It’ll take about 2 months because necessity is the mother of all invention. Google and Facebook will have lost all their Canadian news traffic and some new Canadian (hopefully) startup will get rich on it.

    The consequences of this bill is short term, because the internet is made of links and its stupidly easy to make a program that fetches those links. Might be a bit less smart than google news, but after a few iterations it’ll get better.

    • Maybe I am misunderstanding what you describe, but “Google and Facebook stop showing Canadian ads” is not happening.

      Canadian advertising can still happen – as evidenced in part by the decision of the Liberal party to continue on Meta properties.

      One place where my understanding is incomplete is whether news organizations can still **pay** Google and Facebook for advertising. I suspect it might be possible, but that the uncertainty around the interpretation is high enough and Google would not accept such ads because it would be risking being designated as “facilitating news access”.

      • I want to ask the stupid question again. 99% of news organizations have a paywall.

        How is this stealing?

        • You are WRONG! That question is NOT Stupid! 😉

          Seriously, though: The fact is that most “news organizations” benefit in one way from the platforms, in that platforms (currently) directly and indirectly provide exposure to those news organizations by allowing posts of links to those news sites by their customers or by third party or platform-provided news aggregators. So in this particular way, the benefit of the platforms to the news organizations is positive and it makes no sense to “charge” the platform for posting news links. Indeed, there are multiple “news organizations” that have stated they will go under if the platforms start blocking the posting of their links.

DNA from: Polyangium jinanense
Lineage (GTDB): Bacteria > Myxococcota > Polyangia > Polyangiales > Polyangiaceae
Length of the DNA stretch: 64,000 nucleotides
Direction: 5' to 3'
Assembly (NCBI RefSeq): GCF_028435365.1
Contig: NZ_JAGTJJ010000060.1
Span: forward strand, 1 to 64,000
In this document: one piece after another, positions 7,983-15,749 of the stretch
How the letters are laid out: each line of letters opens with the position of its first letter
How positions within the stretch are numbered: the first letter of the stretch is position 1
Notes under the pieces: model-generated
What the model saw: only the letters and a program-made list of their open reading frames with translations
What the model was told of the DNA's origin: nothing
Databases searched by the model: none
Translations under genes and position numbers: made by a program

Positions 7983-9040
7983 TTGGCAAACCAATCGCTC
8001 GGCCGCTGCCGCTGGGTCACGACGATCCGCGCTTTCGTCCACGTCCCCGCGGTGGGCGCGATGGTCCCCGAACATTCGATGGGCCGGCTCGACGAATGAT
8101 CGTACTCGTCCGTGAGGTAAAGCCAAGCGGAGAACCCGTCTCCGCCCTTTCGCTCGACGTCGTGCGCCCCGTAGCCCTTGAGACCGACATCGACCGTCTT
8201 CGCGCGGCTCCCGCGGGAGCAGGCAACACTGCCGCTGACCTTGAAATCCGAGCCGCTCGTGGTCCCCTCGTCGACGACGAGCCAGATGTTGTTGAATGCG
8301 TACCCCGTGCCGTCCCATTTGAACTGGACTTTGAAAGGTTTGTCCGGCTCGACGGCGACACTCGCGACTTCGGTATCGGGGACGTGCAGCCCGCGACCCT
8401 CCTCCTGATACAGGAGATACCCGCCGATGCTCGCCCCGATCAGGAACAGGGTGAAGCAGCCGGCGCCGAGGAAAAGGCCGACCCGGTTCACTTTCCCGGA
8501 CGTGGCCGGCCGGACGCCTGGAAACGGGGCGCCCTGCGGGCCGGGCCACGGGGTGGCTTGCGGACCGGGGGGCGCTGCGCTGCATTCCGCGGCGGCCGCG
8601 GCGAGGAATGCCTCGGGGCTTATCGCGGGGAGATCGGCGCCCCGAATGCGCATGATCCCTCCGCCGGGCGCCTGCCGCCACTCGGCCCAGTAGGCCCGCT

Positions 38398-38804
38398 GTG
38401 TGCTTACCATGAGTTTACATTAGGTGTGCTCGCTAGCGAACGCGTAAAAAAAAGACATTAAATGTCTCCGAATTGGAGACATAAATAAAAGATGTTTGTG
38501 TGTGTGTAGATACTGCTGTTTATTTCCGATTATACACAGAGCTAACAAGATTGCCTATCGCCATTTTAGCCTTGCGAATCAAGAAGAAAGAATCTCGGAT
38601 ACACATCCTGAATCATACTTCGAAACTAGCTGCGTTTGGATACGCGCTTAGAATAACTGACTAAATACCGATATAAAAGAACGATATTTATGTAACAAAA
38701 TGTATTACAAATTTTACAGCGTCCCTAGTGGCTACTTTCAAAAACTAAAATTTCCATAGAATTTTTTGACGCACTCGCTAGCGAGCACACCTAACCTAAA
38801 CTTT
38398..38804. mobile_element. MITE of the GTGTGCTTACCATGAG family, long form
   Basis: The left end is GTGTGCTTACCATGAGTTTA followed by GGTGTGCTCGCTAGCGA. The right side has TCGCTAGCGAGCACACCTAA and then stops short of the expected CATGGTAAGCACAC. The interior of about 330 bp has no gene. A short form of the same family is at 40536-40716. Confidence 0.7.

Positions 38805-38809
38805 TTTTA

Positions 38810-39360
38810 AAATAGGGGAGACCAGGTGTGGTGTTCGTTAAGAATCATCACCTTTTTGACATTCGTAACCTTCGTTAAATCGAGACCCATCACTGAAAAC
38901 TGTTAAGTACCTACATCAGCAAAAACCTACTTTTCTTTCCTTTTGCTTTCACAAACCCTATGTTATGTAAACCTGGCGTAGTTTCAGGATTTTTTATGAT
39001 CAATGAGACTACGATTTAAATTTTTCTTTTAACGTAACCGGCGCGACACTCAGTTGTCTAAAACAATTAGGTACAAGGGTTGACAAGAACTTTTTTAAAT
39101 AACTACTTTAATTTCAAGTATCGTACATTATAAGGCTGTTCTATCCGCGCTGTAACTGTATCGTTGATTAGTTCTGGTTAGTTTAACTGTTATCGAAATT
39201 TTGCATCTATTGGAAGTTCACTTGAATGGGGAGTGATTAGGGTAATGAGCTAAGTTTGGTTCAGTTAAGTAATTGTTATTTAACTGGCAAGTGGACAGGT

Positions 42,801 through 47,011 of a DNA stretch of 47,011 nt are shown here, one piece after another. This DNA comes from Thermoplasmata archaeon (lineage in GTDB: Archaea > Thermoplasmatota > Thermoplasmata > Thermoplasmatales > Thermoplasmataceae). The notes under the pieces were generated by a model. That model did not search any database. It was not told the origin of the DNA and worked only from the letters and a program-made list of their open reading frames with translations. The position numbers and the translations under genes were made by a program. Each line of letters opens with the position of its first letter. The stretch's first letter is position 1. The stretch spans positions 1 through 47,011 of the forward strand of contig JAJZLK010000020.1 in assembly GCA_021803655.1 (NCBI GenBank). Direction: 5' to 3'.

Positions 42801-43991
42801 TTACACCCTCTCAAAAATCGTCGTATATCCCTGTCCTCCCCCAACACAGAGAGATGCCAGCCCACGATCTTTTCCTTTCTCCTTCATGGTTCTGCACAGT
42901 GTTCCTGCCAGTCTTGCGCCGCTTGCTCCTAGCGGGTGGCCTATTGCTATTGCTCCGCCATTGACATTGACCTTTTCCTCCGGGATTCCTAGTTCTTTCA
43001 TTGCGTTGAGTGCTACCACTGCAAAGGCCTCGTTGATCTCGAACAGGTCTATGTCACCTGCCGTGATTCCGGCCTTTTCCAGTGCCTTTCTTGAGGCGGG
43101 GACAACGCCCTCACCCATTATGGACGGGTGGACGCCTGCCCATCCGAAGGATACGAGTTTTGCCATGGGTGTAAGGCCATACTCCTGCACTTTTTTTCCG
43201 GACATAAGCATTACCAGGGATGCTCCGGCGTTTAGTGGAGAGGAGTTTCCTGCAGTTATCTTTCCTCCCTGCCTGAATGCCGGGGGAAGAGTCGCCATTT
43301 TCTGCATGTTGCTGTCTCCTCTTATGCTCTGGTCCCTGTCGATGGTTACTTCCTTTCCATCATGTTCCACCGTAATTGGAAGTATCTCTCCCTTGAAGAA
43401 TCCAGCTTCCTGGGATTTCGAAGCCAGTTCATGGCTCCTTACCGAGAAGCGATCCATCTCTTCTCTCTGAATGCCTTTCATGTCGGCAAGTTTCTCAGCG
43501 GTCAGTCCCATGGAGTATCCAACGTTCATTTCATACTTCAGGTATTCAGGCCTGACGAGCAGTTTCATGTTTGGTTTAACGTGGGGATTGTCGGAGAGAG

The problem is that there IS an area where the platforms have caused severe cash flow problems for the news organizations, and that area is advertising. Advertisers see little benefit in paying news organizations for posting ads when the platforms can provide them with much better exposure for their ads. Historically, the news organizations have been funded by their advertising, and the new reality is that particular financial model no longer works for them. Revenue from advertising has dried up and the platforms are happily eating the news organizations’ lunches.